This past year, I read countless books; many stuck with me, but two in particular that highlighted how we have swept mental health problems under the rug for decades. The first book is The Best Minds: A Story of Friendship, Madness, and the Tragedy of Good Intentions by Jonathan Rosen. The second book is While You Were Out, An Intimate Family Portrait of Mental Illness in an Era of Silence by Meg Kissinger. Both memoirs provide insight into the vastly underfinanced, poorly made decisions and laws made by the US government that are misunderstood at multiple levels.
Best Minds is a brilliant read. Rosen tells the story of Michael, whom he grew up with. A brilliant mind was diagnosed with schizophrenia at 24. He has the support of his family, his wife, and friends, but not enough to keep him from having a complete breakdown that changes everything.
Rosen is a journalist, so every other chapter highlights Government decisions made, starting with the last bill that Kennedy signed before being murdered three weeks later. Kennedy saw mental health up close as his sister, Rosemary, was given a lobotomy at age 23 due to her seizures and outbursts. He also witnessed horrific mental health hospitals. The law he passed, The Community Mental Health Act, attempted to embrace a new vision where people would not end up in these mental health institutions. Unfortunately, nothing much has been done since, and many people with mental health problems without any support (or even sometimes with support) end up in jail, hospitals, and homeless shelters.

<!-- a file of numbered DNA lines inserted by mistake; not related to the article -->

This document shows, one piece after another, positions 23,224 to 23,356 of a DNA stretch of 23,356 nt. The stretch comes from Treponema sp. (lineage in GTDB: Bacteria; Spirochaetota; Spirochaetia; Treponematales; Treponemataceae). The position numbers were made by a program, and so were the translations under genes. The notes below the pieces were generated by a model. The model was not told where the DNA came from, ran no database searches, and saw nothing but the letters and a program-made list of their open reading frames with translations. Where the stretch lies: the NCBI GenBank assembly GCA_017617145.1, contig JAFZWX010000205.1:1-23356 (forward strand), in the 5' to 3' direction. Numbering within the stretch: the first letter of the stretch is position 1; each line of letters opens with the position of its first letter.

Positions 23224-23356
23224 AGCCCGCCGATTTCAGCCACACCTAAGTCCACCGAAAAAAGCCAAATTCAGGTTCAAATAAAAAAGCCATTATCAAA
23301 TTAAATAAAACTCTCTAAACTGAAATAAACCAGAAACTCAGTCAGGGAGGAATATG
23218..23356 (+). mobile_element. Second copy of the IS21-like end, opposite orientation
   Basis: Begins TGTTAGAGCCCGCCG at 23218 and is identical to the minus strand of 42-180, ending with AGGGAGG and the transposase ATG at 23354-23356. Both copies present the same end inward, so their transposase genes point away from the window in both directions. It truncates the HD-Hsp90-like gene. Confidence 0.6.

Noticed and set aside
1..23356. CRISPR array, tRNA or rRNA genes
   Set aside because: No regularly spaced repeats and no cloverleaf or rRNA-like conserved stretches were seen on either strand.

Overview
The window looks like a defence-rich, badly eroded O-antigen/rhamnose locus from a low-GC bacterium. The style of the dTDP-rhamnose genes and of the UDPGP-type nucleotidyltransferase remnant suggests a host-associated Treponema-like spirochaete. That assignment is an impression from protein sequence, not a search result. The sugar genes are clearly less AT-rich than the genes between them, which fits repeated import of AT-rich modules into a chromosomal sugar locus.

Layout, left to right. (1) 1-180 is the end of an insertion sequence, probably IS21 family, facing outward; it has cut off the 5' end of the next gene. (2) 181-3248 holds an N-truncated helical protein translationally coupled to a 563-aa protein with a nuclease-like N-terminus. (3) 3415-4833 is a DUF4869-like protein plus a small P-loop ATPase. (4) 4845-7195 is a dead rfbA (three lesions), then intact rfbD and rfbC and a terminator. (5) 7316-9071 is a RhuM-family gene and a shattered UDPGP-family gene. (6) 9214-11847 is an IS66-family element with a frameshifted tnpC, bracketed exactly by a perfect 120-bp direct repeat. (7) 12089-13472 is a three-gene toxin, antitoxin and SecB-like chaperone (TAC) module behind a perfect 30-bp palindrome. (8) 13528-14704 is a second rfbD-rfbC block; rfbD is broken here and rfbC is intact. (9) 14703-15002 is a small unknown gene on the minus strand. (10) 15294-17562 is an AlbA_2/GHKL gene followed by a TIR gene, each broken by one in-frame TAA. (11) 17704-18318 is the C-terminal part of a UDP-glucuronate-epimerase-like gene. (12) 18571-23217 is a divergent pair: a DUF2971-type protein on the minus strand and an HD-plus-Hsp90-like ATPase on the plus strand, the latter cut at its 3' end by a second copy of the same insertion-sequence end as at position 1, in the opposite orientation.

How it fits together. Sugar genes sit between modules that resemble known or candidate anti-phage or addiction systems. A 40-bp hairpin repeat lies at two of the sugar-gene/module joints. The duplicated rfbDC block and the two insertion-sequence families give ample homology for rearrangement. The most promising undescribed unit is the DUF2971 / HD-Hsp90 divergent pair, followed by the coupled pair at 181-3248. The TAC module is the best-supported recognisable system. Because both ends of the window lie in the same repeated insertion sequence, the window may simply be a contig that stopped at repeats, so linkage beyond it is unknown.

The reality is there is an intermediate zone for many people suffering from mental health. At times, these adults, who legally make their own decisions, have the wherewithal to do that, but when they go off the deep end, they do not. Rosen’s friend Michael, who came from a caring, loving family who made it a priority to keep him well, couldn’t even keep him from a horrific crime he committed while he was lost in his brain.
Kissinger’s family grew up in the 1960s. Her mother would drop in and out of the family life and be put into a hospital for periods of time, although nothing was discussed with the children. She would return heavily medicated, and life would go on. Her father was a heavy drinker prone to violence. Her family grew up in the burbs of Chicago with eight children and two loving parents with serious mental health issues.
As the children grew, many of them had bipolar disorder and depression, like their parents. Help was not available, and their sorrow was an unspoken rule. Horrific tragedies happen. Kissinger, also a journalist, has focused on the consequences of the country’s flawed health system her entire career, and her personal memoir packs a powerful punch.
These days, the reality of the strength of our Government appears to be dysfunctional at best. Reading these books and seeing the pain and fear of people I see on the urban streets of LA and NYC is heartbreaking and scary. Perhaps if Kennedy had lived, he would have passed more laws giving a safety net for the family and friends that Kissinger and Rosen eloquently write about.
I highly recommend reading both books in 2024, starting with Rosen’s book.